Fading Star: understanding accelerated decay of wetland archaeology

Lead Research Organisation: University of York
Department Name: Chemistry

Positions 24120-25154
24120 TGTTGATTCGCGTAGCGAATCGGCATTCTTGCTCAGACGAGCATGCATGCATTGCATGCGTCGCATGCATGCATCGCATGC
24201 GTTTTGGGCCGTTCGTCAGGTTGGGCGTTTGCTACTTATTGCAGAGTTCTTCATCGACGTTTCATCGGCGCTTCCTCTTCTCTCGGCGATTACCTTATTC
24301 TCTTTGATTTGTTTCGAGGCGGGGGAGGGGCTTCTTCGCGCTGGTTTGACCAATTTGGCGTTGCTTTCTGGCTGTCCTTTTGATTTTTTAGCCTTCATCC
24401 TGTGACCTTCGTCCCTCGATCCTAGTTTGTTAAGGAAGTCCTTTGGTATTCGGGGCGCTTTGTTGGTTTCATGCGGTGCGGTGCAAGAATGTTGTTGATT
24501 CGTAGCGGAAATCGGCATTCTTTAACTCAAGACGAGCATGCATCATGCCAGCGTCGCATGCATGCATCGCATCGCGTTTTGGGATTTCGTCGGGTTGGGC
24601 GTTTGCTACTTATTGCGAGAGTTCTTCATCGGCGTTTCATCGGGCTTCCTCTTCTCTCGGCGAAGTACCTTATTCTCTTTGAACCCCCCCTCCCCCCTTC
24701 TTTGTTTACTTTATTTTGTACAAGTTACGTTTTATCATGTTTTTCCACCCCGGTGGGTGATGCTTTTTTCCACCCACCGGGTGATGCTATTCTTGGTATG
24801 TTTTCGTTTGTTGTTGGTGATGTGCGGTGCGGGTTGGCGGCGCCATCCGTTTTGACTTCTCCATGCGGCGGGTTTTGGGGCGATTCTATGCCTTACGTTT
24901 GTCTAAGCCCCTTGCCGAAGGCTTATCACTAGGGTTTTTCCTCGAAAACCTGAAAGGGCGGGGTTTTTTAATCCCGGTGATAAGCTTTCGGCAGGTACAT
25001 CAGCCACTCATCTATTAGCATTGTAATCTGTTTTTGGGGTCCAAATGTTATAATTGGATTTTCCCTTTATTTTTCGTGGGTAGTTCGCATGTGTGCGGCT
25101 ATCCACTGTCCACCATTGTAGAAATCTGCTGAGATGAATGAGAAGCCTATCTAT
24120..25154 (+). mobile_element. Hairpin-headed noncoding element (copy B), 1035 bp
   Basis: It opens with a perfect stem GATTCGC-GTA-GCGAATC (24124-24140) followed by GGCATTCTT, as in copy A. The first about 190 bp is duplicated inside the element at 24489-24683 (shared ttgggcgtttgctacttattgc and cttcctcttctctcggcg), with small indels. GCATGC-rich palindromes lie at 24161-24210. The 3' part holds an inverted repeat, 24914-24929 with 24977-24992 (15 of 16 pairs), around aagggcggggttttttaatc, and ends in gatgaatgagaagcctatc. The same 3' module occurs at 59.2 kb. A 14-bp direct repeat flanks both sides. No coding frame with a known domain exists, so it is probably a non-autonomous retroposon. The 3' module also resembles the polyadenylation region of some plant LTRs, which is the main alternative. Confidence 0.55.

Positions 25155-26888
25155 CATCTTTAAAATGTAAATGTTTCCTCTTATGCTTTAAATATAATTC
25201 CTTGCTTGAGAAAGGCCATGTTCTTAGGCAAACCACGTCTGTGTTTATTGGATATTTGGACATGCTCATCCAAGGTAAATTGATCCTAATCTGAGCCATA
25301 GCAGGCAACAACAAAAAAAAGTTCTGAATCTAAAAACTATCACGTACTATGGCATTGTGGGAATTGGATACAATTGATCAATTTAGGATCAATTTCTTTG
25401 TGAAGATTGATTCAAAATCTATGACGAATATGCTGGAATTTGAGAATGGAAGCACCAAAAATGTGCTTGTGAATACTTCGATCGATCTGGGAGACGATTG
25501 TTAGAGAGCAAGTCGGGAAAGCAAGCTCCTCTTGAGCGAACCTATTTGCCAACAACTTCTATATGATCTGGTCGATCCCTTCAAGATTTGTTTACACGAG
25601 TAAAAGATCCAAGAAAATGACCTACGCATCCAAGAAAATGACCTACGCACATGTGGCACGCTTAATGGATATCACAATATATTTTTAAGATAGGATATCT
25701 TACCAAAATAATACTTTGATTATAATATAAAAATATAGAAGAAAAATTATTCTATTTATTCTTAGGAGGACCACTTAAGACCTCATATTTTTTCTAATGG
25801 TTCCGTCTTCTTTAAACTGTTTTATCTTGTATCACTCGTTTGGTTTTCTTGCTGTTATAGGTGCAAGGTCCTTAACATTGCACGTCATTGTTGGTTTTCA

Star Carr, North Yorkshire, is the most renowned Mesolithic site in Europe. It occupies a pre-eminent position in every synthesis of the period and its interpretation has been the subject of countless papers. The classic excavations of the late Sir Grahame Clark between 1949-51 yielded extraordinary discoveries of abundant, well-preserved animal remains and a spectacular range of bone and antler artefacts. These included antler headdresses (interpreted as ritual paraphernalia), and over 97% (193) of the Early Mesolithic harpoon points found in Britain. Small-scale excavations in the 1980s uncovered a timber platform, the earliest evidence of systematic carpentry in Europe. Recent excavations (the Star Carr project) have provided two further important insights: that the original excavations at Star Carr constitute less than 5% of the total site, and therefore there is still much to be discovered about the nature of occupation; and that the organic materials which made the site so famous are now rapidly deteriorating due to severe chemical degradation, possibly due to changes in drainage patterns. Very little bone has been found in the lake edge deposits (in comparison to 1000s of pieces of bone discovered in the 1950s) and the few pieces that have been excavated have been demineralised and reduced to 'mucus' like jelly. The antler is no longer robust and is found flattened and 'leather' like, and the wood has been shown to be severely degraded at the cellular level with little to no cellulose surviving. Overall, 100% of the bone and antler found in wet deposits during the most recent investigations are severely deteriorated. It is now vital that the results from these studies are properly synthesised and tested further in order to determine the rates of degradation and the processes of diagenesis. This project brings together expertise from a range of disciplines to try to solve the reasons behind this rapid degradation. The combination of the right team of experts and a site capable of yielding such fundamental interpretations is rare and the opportunity for such study is both limited and pressing. Urgent action is needed. Not only will the project address this particular site, the results will also have far reaching applications for the management of other wetland sites throughout Europe. The studentship aims to integrate results from the different areas of scientific archaeology already undertaken at the site over the last three years, thereby consolidating the findings and providing an overarching understanding of the reasons for and processes behind the degradation. The study will provide a unique opportunity for the student to be trained in both inorganic and organic geochemistry, and to use these skills to provide vital insight into a serious archaeological question. The archaeological implications of these results on both the unexcavated archaeology at Star Carr and for preservation at other wetland sites, particularly acidic sites, will be fully assessed, in collaboration with English Heritage. These results will finally enable the student and project team to make an informed decision about the rapidity of the degradation of the site and therefore recommended mitigation strategies.


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